@ This Moment—a weekly webinar series—brings subject matter experts to faculty, staff and students via Zoom to discuss questions on various topics relating to COVID-19.
The free six-part series covers topics from the psychological perspectives of staying-in-place to matters of climate change during the pandemic, discussed by leading thinkers and researchers at Portland State. The series was created by Dr. Todd Rosenstiel, the associate dean for research and graduate programs for the College of Liberal Arts and Sciences (CLAS) at PSU, and PSU communication manager Cristina Rojas. @ This Moment is scheduled each week on Thursdays at 4 p.m.
“After talking with students and faculty, we realized we weren’t doing enough to provide a space for the community to come together and talk about all the great scholarship and research that our faculty are engaged in,” Rosenstiel said about why the series began. “The faculty has been eager to participate. Everyone understands how important it is to create community at this time. It’s a casual space where scholars can talk and take questions.”
The show is an hour long, in which Rosenstiel and three faculty guests from related departments talk about what they know and what they’re thinking in relation to the topic and the pandemic. For the last half of the event, panelists answer questions from audience members.
@ This Moment’s May 7 episode was on the social aspects of COVID-19 and featured scholars Dr. Charlotte Fritz, an associate professor in industrial and organizational psychology and a faculty member within the Occupational Health Psychology Graduate Training Program at PSU, Dr. Dara Shifrer, a sociology professor and a research affiliate at Rice University’s Houston Education Research Consortium and Dr. Cynthia Mohr, a professor of applied social psychology who studies the psychosocial influences on subjective well-being and physical health.
The panelists discussed work/life balance, stress and energy management during the pandemic crisis. Shifrer spoke about learning disabilities and how, for disadvantaged youths, the pandemic is particularly harmful. Fritz spoke about focusing on the positive aspects of our lives and how that focus can ease the stress many of us feel during this time.
“I wonder, looking forward, if we’re going to feel more stigma in public spaces based on how we’re interacting with others,” Shifrer said when asked about looking beyond COVID-19. “I’m curious about how this [pandemic] has been experienced in other countries which have different norms around social interaction.”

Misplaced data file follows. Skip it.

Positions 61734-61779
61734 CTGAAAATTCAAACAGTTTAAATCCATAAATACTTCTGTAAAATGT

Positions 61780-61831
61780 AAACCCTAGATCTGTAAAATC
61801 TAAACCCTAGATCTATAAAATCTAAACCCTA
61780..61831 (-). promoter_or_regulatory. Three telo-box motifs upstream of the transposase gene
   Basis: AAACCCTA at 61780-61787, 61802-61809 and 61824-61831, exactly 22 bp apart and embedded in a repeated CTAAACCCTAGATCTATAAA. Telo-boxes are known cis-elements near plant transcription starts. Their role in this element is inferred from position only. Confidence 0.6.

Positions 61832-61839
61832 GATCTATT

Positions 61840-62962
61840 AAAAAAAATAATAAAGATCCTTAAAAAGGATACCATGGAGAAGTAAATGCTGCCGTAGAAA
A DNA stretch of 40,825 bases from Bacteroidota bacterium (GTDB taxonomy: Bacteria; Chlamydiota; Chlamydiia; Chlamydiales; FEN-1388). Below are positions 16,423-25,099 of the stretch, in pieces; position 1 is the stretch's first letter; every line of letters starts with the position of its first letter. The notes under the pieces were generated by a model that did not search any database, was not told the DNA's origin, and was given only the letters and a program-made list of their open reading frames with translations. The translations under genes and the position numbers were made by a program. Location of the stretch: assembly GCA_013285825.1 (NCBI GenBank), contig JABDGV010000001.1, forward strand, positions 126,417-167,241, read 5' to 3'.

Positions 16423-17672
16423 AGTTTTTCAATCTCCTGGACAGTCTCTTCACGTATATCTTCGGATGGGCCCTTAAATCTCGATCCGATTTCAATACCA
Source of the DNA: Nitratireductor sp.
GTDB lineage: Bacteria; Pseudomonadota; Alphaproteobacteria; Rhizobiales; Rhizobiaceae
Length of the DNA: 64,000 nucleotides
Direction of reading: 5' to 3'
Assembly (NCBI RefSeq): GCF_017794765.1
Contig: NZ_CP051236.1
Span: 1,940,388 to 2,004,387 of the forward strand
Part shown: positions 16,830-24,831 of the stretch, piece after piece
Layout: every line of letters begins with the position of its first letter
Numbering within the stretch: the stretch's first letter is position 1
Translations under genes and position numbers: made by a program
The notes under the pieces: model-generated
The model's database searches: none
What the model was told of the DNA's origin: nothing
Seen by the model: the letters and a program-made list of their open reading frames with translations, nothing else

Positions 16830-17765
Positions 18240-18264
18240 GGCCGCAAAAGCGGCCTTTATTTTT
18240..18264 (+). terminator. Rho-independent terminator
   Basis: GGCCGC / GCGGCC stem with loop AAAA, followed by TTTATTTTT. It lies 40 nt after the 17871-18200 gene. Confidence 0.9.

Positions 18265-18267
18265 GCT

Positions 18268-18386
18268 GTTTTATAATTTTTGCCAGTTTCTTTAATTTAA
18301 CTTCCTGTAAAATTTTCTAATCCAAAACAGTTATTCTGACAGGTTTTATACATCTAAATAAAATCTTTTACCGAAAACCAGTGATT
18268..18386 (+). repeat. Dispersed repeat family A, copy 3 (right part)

The May 14 episode dealt with climate change in the time of COVID-19 with guest speakers Dr. Paul Loikith, assistant professor of geography and Climate Science Lab director, Dr. Rose Graves, landscape ecologist and Dr. Sahan Dissanayake, assistant professor with research in environmental economics and natural resource economics.
The panelists discussed the outcomes of social distancing on climate change, economics and the future value of nature, and whether global warming is driving the pandemic. Graves expounded on the Oregon cap and trade bill from the perspective of environmental science and all of the panelists spoke about the challenges of continuing their research at this time.
“It’s not necessarily good for climate change,” Loikith said on the effects of quarantine on climate change. “Short-term reduction in the emission of greenhouse gases really isn’t on a scale that is very meaningful for climate change. The earth takes a while to adjust to temperature. This sort of short-term reduction would find it difficult to show up in the data.”
As for those who attend the webinars: “I would guess a third are faculty, a third students, and another third community,” Rosenstiel said. “There are alumni and friends of the college and people working for the metro who are interested in what we’re doing and they’re watching too. We want to invite students along. We want to give students the opportunity to understand the way scholars are thinking about this time. We think that’s important.”
The first live episode had almost 200 viewers and regularly @ This Moment has had 100–150 views per episode. On the PSU site hosting the videos, Rosenstiel said the program had over a thousand views this week and around 800 views last week. The videos are also being archived in PSU’s research library as part of their growing historical record of the era of COVID-19.
“It’s possible there will be more episodes, but we’re focusing on this term for now,” Rosenstiel said. “I think we’re realizing that this is a platform which seems to work and so I think the question is, once we look beyond these COVID times, might we continue to sustain something like this? I think this is opening up a new kind of engagement and recognition about our college faculty to a broader audience. It’s been successful. I think we will consider doing this in the future.”
Past recorded episodes can be viewed on the CLAS Facebook page or on the PSU website. The upcoming May 21 topic is pandemics in history. It will feature panelists Natan Meir, a Jewish Studies scholar, Friedrich Schuler, a historian who recently published a history on the Quarantine Station at the mouth of the Columbia River and Gina Greco, a professor of French interested in medieval literature. Registration for future events can be found on PSU’s website.